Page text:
Paul Gazelka

Paul Gazelka has a soft spot for the Iron Range.

So, it's one of the Minnesota Republican gubernatorial candidate's first campaign stops.

“We announced yesterday and I wanted to go up into my home stomping grounds,” Gazelka, who graduated from Virginia High School in 1978, said Thursday. “I wanted to get up into the Eveleth and Grand Rapids areas.”

Gazelka was captain of the basketball team at Virginia High School. After high school, he worked as a laborer in the coarse crusher at U.S. Steel's Minntac Mine in Mountain Iron.

He says visiting the Iron Range as he begins his campaign for governor is important to him.

“Three generations of my family are from the Iron Range,” Gazelka said. “They're from Virginia, McKinley, Chisholm, and Ely. My wife (Maralee) is a 1981 graduate of Virginia High School.”

Gazelka served on the Eveleth-based Iron Range Resources and Rehabilitation Board in 2011-2012.

After announcing his bid Wednesday at the State Capitol, Gazelka visited the Twin Cities and St. Cloud. On Thursday, he was in Rochester.

Today, Gazelka will be in Eveleth and Grand Rapids.

“I absolutely wanted to come to the Range,” Gazelka said. “You know, I have a soft spot for the Iron Range.”

Gazelka, of East Gull Lake, left as Minnesota State Senate Majority Leader to run for governor.

He's lived in East Gull Lake for 25 years and owns an insurance company.

But Gazelka still owns a cabin near Eagles Nest between Tower and Ely and deer hunts in the area.

Gazelka said he wants to take the state in a new direction.

“I'm running to take us back in the direction I think Minnesotans want to go,” Gazelka said. “One of the main reasons I talked about running is we're at a crossroads with public safety, the police, and shutting down schools.”

Gazelka said he has issues with Gov. Tim Walz's handling of the protests after George Floyd's death and Walz's handling of the pandemic.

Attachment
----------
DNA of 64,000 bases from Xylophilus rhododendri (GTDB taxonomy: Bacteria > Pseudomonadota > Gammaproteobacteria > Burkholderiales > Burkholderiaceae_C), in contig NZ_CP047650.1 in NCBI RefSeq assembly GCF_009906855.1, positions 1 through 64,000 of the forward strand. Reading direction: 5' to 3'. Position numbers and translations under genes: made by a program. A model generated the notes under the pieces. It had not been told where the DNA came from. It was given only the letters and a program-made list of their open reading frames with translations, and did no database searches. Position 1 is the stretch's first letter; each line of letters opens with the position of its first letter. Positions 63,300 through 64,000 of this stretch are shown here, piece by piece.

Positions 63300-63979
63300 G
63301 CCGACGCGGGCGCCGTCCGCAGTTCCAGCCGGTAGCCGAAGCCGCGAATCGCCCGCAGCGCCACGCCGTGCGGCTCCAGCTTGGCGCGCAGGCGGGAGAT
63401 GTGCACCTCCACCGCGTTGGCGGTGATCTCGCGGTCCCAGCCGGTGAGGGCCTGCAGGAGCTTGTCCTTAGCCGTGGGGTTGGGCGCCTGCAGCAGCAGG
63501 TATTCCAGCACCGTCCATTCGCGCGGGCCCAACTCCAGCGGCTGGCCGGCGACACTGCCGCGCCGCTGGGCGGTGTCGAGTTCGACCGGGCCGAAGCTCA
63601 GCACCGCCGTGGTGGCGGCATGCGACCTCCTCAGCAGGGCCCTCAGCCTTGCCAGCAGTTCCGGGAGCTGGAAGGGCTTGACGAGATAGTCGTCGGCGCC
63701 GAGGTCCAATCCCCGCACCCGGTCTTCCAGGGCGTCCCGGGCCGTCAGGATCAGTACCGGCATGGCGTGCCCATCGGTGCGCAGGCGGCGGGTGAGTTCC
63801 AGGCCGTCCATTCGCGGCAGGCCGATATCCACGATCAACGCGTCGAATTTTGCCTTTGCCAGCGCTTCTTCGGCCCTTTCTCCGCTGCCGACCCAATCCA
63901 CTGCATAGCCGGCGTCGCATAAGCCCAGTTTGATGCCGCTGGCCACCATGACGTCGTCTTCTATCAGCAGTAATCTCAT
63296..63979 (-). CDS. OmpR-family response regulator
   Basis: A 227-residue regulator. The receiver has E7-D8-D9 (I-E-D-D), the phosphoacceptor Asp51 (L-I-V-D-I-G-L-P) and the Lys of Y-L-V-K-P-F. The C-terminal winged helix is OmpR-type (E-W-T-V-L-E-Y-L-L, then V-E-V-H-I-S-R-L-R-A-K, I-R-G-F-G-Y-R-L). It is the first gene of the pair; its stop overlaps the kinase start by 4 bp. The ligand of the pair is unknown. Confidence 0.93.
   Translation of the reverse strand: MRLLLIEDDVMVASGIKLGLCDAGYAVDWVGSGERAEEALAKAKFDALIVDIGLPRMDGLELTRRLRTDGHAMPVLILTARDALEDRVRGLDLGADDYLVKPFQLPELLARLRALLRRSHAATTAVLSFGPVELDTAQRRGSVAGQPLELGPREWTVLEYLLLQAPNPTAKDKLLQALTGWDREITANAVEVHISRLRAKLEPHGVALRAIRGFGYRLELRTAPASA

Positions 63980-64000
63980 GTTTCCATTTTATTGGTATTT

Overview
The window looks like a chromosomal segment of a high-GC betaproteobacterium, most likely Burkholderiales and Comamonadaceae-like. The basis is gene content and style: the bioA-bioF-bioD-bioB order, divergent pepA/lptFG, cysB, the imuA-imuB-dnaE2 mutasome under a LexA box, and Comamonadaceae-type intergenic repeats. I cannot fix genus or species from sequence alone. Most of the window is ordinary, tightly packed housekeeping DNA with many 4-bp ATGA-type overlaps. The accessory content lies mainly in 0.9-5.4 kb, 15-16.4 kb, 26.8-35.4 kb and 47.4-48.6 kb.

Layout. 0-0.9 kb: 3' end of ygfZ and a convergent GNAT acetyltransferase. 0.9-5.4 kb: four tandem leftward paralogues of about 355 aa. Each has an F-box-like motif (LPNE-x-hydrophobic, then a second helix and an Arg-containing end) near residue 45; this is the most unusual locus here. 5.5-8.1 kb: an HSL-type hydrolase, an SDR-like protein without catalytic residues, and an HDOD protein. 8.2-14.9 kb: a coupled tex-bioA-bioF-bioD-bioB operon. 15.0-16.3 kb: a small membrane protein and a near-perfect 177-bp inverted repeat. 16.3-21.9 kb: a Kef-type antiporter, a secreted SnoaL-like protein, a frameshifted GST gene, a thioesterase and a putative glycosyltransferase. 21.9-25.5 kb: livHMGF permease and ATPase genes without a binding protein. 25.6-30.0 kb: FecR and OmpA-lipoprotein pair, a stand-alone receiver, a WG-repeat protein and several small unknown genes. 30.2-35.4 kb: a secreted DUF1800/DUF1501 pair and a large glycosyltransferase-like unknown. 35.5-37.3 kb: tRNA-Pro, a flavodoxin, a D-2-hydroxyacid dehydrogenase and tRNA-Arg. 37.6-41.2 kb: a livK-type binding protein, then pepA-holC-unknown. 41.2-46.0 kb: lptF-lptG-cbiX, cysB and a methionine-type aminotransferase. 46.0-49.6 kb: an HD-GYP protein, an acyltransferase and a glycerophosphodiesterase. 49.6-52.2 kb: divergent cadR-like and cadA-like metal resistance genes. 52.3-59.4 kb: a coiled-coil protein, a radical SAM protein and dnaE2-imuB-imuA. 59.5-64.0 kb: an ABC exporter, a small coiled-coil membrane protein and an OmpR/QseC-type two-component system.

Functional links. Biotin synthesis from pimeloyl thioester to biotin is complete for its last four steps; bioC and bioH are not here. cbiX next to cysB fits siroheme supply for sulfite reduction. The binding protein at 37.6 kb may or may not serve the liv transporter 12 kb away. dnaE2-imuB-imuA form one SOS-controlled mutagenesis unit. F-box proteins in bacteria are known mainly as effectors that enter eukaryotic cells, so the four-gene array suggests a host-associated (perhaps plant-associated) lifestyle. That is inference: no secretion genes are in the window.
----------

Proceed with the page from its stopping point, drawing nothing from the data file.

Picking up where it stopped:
Gazelka says he's against defunding police, a strong supporter of second amendment rights, and a supporter of Iron Range mining.

“I would say the governor contributed to that,” Gazelka said of the unrest following George Floyd's death. “George Floyd died on a Monday and on Tuesday he should have called in the National Guard. By Thursday, there were 1,000 businesses destroyed. By Friday, a Wells Fargo and 1,500 businesses were destroyed. I kept sending him texts saying 'Where are you?' Finally, on Saturday they brought in the National Guard, but it was too late.”

Beyond traditional Republican support, Gazelka says he has backing from police organizations and several Iron Range lawmakers.

“I have Democrat legislators on the Range who support me,” Gazelka said. “And (Eighth District Congressman) Pete Stauber and I work together well. The big thing people need to know is I've been building bridges with the blue collar trades for years and I'm looking out for their jobs. I've been standing up for those jobs and the Range Democrats know it.”

Gazelka will be at The Rink Sports Bar & Grill in Eveleth from 4 p.m. to 5 p.m. today for a meet and greet.

He will be at the Grand Rapids Baptist Church from 6:30 p.m. to 7:30 p.m.

Gazelka said he plans to campaign often on the Iron Range.

“We need to value the Iron Range whether it's copper nickel mining or other jobs,” Gazelka said. “I expect to do well on the Range. I still consider myself a Ranger. I'm going to be there.”

Rep. Michelle Benson of Ham Lake, former state Sen. Dr. Scott Jensen, and Dr. Neil Shah, are also running for the Republican nomination.

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